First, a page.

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Good Health Depends on Your Bacterial Ecosystem

There are 7 billion humans on planet Earth today with each one of us a walking ecosystem.[*][*]

It is difficult to comprehend that the majority of cells in the human body aren’t even human – with bacterial cells out numbering human cells 10 to 1.[*]

Micro-organisms reside in (just about) every part of our bodies. With over 100 trillion (yeah, with ‘t’) bacteria, these teeny single-celled organisms account for nearly five pounds of our bodily make-up. Our mouth alone is comprised of several hundred species of bacteria – each tooth with its own mini-ecosystem.[*][*]

Scientists (within a multitude of disciplines) equate the bacteria inhabiting the human body as another functioning organ - providing vital tasks critical for human survival.[*][*]

Our Vital Relationship with Bacteria

The science on the critical function of microbes in human health is in its infancy.

What we do understand is that in healthy bodies, bacteria does not cause disease – instead, they coexist in synchronization with their host.[*]

One example among of many, staphylococcus aureus (with several strains linked to the drug-resistant infection called MRSA) can be found in the noses of about 30% of healthy people not causing any illness.[*]

And although bacteria has been seen as the bane of human existence for last century, the knowledge that is accumulating is increasingly viewing them as our fundamental life partners.[*]

Researchers working on the Human Microbiome Project (HMP) report that microbes in our body contribute more genes that are responsible for human survival than humans contribute. Our human genome carries approximately 22,000 genes, while the micro-organisms residing inside us contribute 8 million unique protein genes (360 times more then the human host).[*]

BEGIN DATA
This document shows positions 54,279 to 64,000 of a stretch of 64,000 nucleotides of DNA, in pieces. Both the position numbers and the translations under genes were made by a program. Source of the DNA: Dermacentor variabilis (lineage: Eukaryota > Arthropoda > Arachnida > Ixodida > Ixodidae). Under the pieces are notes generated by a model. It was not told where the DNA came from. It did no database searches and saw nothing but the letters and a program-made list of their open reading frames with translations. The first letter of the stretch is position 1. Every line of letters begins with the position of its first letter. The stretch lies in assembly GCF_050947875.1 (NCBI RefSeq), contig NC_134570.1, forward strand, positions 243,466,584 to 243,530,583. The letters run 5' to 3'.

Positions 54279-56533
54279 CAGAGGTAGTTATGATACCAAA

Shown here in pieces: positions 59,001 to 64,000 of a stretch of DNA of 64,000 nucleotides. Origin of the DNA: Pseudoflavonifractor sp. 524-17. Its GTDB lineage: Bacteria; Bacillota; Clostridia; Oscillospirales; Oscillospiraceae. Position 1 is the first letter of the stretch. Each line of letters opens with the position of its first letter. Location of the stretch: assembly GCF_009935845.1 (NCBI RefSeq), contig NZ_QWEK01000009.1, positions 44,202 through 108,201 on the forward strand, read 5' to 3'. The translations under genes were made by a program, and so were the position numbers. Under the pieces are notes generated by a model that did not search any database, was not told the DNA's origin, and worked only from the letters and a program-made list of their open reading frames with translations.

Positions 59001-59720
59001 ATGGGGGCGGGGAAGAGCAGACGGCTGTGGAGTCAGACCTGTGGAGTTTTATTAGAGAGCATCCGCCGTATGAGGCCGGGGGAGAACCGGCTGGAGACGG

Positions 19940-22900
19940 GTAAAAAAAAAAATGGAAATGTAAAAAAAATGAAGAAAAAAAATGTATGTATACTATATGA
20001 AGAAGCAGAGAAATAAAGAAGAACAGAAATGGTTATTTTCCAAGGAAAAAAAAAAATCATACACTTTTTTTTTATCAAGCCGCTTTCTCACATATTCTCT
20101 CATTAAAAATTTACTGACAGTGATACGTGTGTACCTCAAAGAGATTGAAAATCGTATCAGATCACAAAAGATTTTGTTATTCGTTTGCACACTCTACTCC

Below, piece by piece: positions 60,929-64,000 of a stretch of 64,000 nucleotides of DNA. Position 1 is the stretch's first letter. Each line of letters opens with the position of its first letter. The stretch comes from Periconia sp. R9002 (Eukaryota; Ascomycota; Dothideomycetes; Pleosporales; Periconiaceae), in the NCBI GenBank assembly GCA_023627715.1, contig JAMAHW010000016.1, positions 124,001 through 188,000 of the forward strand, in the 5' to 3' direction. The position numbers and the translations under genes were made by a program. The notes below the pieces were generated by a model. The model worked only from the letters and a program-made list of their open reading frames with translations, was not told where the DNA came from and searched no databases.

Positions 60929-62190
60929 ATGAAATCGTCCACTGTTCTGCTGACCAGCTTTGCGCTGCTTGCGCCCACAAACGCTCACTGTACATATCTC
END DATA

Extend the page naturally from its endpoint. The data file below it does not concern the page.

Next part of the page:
The genes that are contributed by bacteria are critical, not just for our health, but our survival. For example, bacteria located in our GI-tract contain genes that allow humans to digest AND absorb nutrients that would otherwise be unavailable. Other microbes produce valuable compounds such as vitamins and anti-inflammatories (which regulate some aspects of our immune response, such as swelling) that our genome cannot manufacture.[*]

The old belief that these microbes are freeloaders or invaders is quickly vanishing and being replaced by a new holistic understanding of health.

There are several papers already published, and many more in process, that are drawing the first links between our bacteria and common ailments like irritable bowel syndrome (IBS), unexplained fever in children, obesity, depression, asthma, even ache. Scientists are even attempting to understand how our bacterial makeup contributes to chronic conditions such as cancer and possibly autism.[*][*]

The Significant Origins of a Bacteria Fingerprint

Method of Birth
When we are in our mother’s womb, our gut and body is sterile of bacteria and microbes. Each sterile newborn born vaginally encounters their first exposure to the make-up of their microbial world by means of what their mother is has been exposed to during her life (environment/diet/pets/antibiotics/etc) via the vagina. This event plays a primary role in training the immune system to distinguish ‘good’ bacteria from ‘bad bacteria. Babies that are born surgically via cesarean obtain a different encounter during birth which is fundamentally different from their counterparts which confers a predisposition to food allergies and asthma later in life.[*][*][*][*][*][*][*][*][*]

Although cesarean surgery is necessary for a small amount of pregnancies, it is very much clear that medical reasons alone cannot justify why more then one in three women in America require major abdominal surgery to give birth safely.[*]

Breast milk versus Artificial Supplement 
After a child’s birth there are certain bacterial components, particularly in the intestinal tract, that are deficient and underdeveloped. There is a fixed amount of time to develop an infant’s internal flora properly.[*]